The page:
SEATTLE -- Again, Cody Ross had the baseball in his hand, hoping to prolong the baseball game. And there was Jarrod Saltalamacchia for the second time in three nights, hoping he would snag the throw from the right fielder and tag the runner out at the plate.
Unfortunately for the Red Sox, there was yet one more similarity from Thursday night. The Mariners walked off with the win, this time by a score of 3-2 in 11 innings Saturday night at Safeco Field.
With runners at the corners and one out, Chone Figgins lined one into right that was just deep enough for the Mariners to send Dustin Ackley from third.
Ross was hoping to hit Saltalamacchia on the fly. Instead, the throw one-hopped Saltalamacchia, and it squirted by the catcher, as Ackley raced home for the win.
"It's a do or die play," said Ross. "Chone did a great job of making some good contact. It's a tough play, topspin on it, you've got to worry about catching it first and then making an accurate throw. I thought it was going to get there the whole way. It ended up short-hopping Salty, and that's a tough play for him to make. Two tough ones the last couple of days. That's baseball."
The Red Sox will try to salvage a split of this four-game set on Sunday afternoon, when Felix Doubront takes the mound.
Both of their losses in this series have been heartbreakers. The Sox lost Thursday night on a walk-off single by John Jaso in the ninth. On that one, Jaso would have been out at the plate had Saltalamacchia held on to the throw from Ross.
This time, Ackley appeared to have the throw beat anyway.
"It was a little tougher, I think, just because the ball had a little top spin," said Saltalamacchia. "Cody had to run in on it, catch it a little lower than usual and it short-hopped me a little bit. It was one of those plays that was kind of do-or-die on both sides of it. It's a lot different than [Thursday night]."
With the loss, the Red Sox fell to 0-5 in extra-inning games this season.
The play at the plate might have capped the loss, but it was hardly the reason for it.
Offensively, the Red Sox managed to crank out 11 hits, but they were 1-for-12 with runners in scoring position.
"I thought we had some opportunities and it was just one of those nights," said manager Bobby Valentine. "We couldn't find the hole and didn't come up with the big one."
Ackley started the winning rally against closer Alfredo Aceves with a one-out single to right. Miguel Olivo followed by fighting off an inside pitch and blooping it into short right, as Ackley raced to third.
Figgins did just enough to put Seattle in the win column.
"Look for something to drive, because you don't want to take a non-aggressive swing," Figgins said. "Because if you just hit a fly ball, you've got a chance to score a run. So you really always think attack with a runner on third base less than two outs. That's the one chance you get to try to hit a home run, so you don't want to back off your swing, you really want to be aggressive on it."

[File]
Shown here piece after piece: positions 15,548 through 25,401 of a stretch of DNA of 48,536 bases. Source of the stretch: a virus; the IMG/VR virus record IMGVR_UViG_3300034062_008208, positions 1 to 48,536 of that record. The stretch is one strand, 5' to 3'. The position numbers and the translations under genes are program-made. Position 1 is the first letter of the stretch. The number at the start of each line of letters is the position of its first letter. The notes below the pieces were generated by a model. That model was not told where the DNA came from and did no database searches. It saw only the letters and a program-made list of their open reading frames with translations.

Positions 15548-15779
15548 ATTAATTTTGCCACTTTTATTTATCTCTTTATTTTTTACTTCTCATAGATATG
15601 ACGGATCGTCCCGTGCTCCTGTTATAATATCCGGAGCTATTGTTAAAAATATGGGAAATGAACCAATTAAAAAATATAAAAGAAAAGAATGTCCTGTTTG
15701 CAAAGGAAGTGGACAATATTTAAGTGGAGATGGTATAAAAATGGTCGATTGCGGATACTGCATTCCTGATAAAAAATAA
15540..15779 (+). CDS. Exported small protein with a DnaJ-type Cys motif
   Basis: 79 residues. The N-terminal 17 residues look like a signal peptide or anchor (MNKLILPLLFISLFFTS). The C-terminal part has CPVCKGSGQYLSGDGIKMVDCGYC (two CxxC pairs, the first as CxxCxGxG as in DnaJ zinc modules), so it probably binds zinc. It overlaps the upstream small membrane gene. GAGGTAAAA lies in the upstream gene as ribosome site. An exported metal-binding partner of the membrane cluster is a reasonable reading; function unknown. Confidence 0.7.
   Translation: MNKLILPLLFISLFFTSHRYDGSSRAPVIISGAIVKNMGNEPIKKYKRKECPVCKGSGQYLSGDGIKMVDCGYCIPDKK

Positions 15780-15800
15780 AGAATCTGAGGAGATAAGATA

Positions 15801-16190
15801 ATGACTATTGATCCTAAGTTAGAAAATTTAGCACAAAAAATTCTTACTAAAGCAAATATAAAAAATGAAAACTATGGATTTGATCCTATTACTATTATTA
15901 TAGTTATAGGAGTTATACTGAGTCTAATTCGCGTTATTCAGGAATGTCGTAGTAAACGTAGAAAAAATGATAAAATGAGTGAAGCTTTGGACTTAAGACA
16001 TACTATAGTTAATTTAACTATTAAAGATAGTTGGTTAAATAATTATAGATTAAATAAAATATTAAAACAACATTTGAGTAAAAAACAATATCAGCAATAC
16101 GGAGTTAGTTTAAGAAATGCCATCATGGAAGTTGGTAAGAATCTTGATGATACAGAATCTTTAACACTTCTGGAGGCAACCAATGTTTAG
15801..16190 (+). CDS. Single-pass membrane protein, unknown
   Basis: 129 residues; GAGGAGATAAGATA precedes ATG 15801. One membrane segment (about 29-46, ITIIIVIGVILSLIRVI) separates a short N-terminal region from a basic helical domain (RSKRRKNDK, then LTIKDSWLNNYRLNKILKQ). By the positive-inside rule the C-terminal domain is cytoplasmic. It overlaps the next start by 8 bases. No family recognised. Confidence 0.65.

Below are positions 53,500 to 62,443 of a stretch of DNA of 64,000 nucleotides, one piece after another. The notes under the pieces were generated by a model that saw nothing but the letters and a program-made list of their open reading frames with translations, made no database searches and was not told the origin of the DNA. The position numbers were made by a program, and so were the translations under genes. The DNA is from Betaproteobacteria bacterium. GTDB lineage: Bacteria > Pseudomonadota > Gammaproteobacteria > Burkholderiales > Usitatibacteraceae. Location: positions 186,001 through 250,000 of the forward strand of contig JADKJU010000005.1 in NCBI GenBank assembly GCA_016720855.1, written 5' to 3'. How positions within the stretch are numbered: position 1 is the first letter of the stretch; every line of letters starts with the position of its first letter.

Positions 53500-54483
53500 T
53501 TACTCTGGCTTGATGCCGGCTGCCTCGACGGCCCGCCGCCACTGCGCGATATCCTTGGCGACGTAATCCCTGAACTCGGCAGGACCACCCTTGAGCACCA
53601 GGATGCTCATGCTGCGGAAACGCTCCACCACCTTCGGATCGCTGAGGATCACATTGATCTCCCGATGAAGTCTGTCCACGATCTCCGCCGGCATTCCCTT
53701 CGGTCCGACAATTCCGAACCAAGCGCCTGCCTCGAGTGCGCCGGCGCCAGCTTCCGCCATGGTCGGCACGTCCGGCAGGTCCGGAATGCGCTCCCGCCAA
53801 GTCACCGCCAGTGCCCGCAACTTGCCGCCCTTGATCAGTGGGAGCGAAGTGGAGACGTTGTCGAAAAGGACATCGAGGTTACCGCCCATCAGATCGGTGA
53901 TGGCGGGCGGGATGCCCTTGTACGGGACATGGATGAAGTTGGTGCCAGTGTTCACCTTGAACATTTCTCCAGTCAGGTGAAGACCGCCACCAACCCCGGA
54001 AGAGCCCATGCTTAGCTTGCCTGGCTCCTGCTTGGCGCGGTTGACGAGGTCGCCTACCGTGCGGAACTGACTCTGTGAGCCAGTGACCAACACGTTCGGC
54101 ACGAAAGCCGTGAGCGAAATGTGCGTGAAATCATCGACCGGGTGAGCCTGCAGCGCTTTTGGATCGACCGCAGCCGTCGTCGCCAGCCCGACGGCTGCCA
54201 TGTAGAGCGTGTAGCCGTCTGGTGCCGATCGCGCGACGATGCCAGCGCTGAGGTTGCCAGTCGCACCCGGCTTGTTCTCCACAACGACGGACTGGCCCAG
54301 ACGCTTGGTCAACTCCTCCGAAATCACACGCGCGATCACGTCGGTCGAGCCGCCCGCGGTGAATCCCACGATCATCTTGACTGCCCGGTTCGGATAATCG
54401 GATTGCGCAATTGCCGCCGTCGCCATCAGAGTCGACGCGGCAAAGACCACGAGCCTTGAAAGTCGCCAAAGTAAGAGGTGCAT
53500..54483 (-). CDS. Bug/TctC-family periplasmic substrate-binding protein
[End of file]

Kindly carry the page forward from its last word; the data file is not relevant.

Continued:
In defeat, the silver lining for the Red Sox was the strong comeback performance by Josh Beckett. The right-hander gave up four hits and two runs over six innings, walking three and striking out four. He threw 85 pitches, 55 of them for strikes. It was Beckett's first start since June 11, as he had been sidelined with right shoulder inflammation.
For the third straight start, Beckett declined to speak to the media after the game.
"Beckett, it's good to have him back," Valentine said. "He threw strikes, was aggressive. He had a pretty good curveball going tonight, a lot of curveballs."
One night after Aaron Cook fired a two-hit shutout against the Mariners, Beckett had a no-hitter through 4 2/3 innings, but Olivo broke it up with a clean single to left.
"JB, for his first time out after being on the DL, he did a great job," Saltalamacchia said. "Changeup was a little rusty, but all in all, he kept us in the ballgame and had a no-hitter going through five. We've just got to do a better job of getting some runs on the board."
Boston's offensive struggles gave the Mariners the chance to jump in front the first time they produced any kind of rally against Beckett.
With one out in the sixth, Ichiro Suzuki placed a one-out single into left. After a walk to Casper Wells, Beckett induced a soft popup off the bat of Kyle Seager. Left fielder Daniel Nava and shortstop Mike Aviles converged on it, and neither player attempted to make a catch as the ball fell in for a single. That became especially painful when John Jason hammered a two-run double off the wall in right to make it 2-0, Seattle.
The miscommunication might have stemmed from Nava not being part of the Sox's roster during Spring Training, when they practiced those type of plays.
"I think Daniel called Mike's name," said Valentine. "He wasn't with us in Spring Training and didn't have our communication down."
Boston bounced right back in the seventh. Adrian Gonzalez started the rally with a single up the middle. Will Middlebrooks busted his bat, but he fought the ball off for a bloop single into left. Ross smashed a single, loading them up with nobody out. Ryan Kalish hit a fielder's-choice grounder to second that drove in Gonzalez, making it 2-1. And The Sox tied it up when catcher Olivo had a passed ball.
It stayed like that until the 11th, when the Red Sox again had to watch a Mariners walk-off celebration.